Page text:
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#3525: Pleasure boaters thrust into nightmare of Haitians' pain (fwd)

From: Rosann Clements <rosann@onemain.com>

Published Monday, May 8, 2000, in the Miami Herald
Pleasure boaters thrust into nightmare of Haitians' pain
Cox News Service
They dropped anchor near one of many deserted tropical isles in the Bahamas,
ready to relax. Someone broke out a bottle of wine, and the three couples
settled in to share stories of their adventures.
What they saw next would become their most shocking tale of all.
First, they noticed the gray hull of a sailboat. Then, a dozen people
staggered over the crest of barren Flamingo Cay, waving yellow flags and
empty water containers. The three couples watched as the beach filled with
ailing families.
The people they would comfort and nourish were refugees fleeing Haiti who
had been marooned without food or water after a desperate 11-day sea
``We were relaxing and talking like old friends do,'' Carol Ogden, 50, of
Port St. Lucie, Fla., said by telephone from George Town, Bahamas. ``When we
saw people coming over the hill, we knew something was wrong.''
She and her husband, Jack; their friends, Peter and Louise Berry of Atlanta
and another couple piled into dinghies and came ashore. There they found the
first of two bodies awash in the surf and a crowd of desperate men, women
and children. Berry, a retired physician, quickly saw that the Haitians
couldn't live more than 24 hours without water.
He began sorting through the weak and battered group of 80 to 100 refugees,
attempting to care for them amid the chaos. None of the rescuers spoke
Haitian Creole, but a refugee named Etienne spoke a little English. The
boat's captain and crew spoke Spanish.
``Where is the village?'' they asked. ``Which way to the States?''
As more Haitians arrived from the other side of the rocky hill, the American
couples returned to their boats to begin generating fresh water.
Many of the refugees could barely swallow, Berry said. He had to hold one
pregnant woman's head while he poured water into her mouth.
In all, the Ogdens and Berrys distributed more than 200 gallons of water
while ministering to the Haitians on April 26 and 27, until Coast Guard
helicopters arrived with food and minimal medical supplies.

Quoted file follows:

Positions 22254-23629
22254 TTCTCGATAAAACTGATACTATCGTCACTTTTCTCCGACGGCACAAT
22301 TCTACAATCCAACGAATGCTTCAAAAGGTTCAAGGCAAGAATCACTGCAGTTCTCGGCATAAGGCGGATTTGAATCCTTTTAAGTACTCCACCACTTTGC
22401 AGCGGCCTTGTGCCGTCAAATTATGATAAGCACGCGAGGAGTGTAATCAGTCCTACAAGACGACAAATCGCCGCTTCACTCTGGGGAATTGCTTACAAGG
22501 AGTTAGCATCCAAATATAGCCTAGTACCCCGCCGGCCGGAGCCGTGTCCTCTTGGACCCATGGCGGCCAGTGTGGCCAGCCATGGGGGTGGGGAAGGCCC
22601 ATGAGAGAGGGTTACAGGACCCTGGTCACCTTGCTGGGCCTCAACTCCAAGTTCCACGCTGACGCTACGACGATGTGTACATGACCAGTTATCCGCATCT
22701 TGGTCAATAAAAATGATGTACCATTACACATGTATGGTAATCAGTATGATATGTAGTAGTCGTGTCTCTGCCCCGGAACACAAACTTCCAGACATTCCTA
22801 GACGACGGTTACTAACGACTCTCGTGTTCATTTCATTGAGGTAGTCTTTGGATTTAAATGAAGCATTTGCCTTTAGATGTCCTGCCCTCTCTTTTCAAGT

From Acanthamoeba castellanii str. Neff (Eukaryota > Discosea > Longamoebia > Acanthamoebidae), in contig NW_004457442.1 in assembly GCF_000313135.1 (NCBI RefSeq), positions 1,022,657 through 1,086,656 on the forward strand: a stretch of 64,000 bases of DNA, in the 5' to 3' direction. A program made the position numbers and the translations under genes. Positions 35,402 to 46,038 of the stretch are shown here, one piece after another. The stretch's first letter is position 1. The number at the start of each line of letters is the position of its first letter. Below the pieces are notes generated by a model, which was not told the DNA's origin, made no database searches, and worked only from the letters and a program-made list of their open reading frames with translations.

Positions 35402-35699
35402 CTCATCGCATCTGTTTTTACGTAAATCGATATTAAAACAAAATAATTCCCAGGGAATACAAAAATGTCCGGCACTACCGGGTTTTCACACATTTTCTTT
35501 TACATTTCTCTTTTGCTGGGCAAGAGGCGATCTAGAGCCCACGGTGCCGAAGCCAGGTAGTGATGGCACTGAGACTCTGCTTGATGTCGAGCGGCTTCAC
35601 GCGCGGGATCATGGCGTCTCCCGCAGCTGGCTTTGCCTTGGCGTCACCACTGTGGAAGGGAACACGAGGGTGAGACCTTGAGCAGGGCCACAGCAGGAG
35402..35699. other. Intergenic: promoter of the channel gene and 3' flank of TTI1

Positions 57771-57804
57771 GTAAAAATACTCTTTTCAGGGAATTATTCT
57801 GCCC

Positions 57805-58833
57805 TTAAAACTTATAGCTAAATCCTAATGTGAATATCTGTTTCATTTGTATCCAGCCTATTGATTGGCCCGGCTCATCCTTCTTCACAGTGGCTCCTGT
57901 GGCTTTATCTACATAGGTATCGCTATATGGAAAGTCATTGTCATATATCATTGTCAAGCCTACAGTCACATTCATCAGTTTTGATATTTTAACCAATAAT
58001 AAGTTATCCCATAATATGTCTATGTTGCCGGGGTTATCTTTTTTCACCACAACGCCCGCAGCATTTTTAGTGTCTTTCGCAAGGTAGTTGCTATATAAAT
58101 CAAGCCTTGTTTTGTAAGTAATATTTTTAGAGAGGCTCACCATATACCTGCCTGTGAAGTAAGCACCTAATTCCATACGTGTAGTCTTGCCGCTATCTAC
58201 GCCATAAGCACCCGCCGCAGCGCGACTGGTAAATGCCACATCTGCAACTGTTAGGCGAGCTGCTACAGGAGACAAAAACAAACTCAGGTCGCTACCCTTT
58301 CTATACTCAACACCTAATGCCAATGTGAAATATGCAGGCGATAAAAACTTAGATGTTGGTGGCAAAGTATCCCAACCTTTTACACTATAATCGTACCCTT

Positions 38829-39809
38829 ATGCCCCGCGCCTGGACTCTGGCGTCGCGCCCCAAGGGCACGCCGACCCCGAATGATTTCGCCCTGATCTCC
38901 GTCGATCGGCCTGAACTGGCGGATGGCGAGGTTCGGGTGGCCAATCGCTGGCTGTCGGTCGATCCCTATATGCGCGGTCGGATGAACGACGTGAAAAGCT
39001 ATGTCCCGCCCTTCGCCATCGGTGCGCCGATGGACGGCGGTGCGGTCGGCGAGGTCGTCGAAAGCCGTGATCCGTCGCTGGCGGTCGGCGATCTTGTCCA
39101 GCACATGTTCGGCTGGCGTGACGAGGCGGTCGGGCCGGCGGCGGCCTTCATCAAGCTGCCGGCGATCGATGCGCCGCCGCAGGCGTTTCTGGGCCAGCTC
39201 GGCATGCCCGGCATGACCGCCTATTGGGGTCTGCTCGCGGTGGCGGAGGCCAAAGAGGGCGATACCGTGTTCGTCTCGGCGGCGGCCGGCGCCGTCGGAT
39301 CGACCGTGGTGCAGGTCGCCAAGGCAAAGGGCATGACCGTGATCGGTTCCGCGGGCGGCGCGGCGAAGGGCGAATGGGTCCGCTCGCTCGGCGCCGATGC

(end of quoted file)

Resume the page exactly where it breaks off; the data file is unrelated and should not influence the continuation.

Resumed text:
Those shivering on Flamingo Cay were among a growing wave of refugees headed
for Florida's east coast, smuggled through the Bahamas.
That night, two brothers lifted their shirts to display burns and bullet
wounds and told retired real estate agent Jack Ogden, 56, about being shot
and tortured in Haiti, their parents killed. Others spoke of the 12 fellow
passengers who died during the trip.
A young mother handed her lethargic 3-month-old son, clad in a pink dress,
to Louise Berry, 59, and ran off. Berry took the baby to her boat, cleaned
him up and returned him, with a jug of water, to his mother.
As darkness fell, the Ogdens and the Berrys searched with flashlights for
Haitians too ill to move. When Louise Berry discovered two men armed with a
machete and a knife, she demanded that they hand over the weapons. They did.
Peter Berry, 60, began evaluating the dehydrated refugees as the Ogdens
helped convert salt to fresh water using pumps aboard their boat, the Motu;
the Berrys' boat, Tango; and the other couple's boat, the Magic. They also
brought what food they had -- bread, trail mix, tuna, beans and rice. Many
Haitians could stomach only small portions, and distribution provoked
Between trips ferrying food and water to the beach, the Ogdens tried to
contact the Coast Guard on shortwave radio.
When the group finally reached the Coast Guard by satellite phone about 7:30
p.m., they were told it would be hours before a helicopter arrived from
Nassau 400 miles away.
They lit fires and flares on the beach, and waited.
During their night on the island, Berry said many refugees became sick while
huddling in the rain, and two Haitians attempted to board their sailboats.
One stricken teenager swam out to sea and drowned. Carol Ogden was still
trying to radio for help when she saw him vanish into the clear water.
Then she heard moaning from a woman standing on the beach as the Berrys
pulled the body back to shore, a woman she knew instantly was the teen's
``That mournful wailing into the night, that is what I'll take away with
me,'' said Carol Ogden, a former advertising executive.
The first Coast Guard helicopter could carry only 11 refugees, and Berry had
to choose them. Then he had to decide which four among the sickest remaining
on the island would get IVs.
``These people were unconscious. We had to pick the sickest. A lot of it was
pretty random,'' he said.
Coast Guard Petty Officer Sylvia Olvera said the doctor's ability to treat
refugees and remain at the scene aided rescue efforts.
``He notified us, he was there, and he took over,'' she said. ``He helped
these people as best he could.''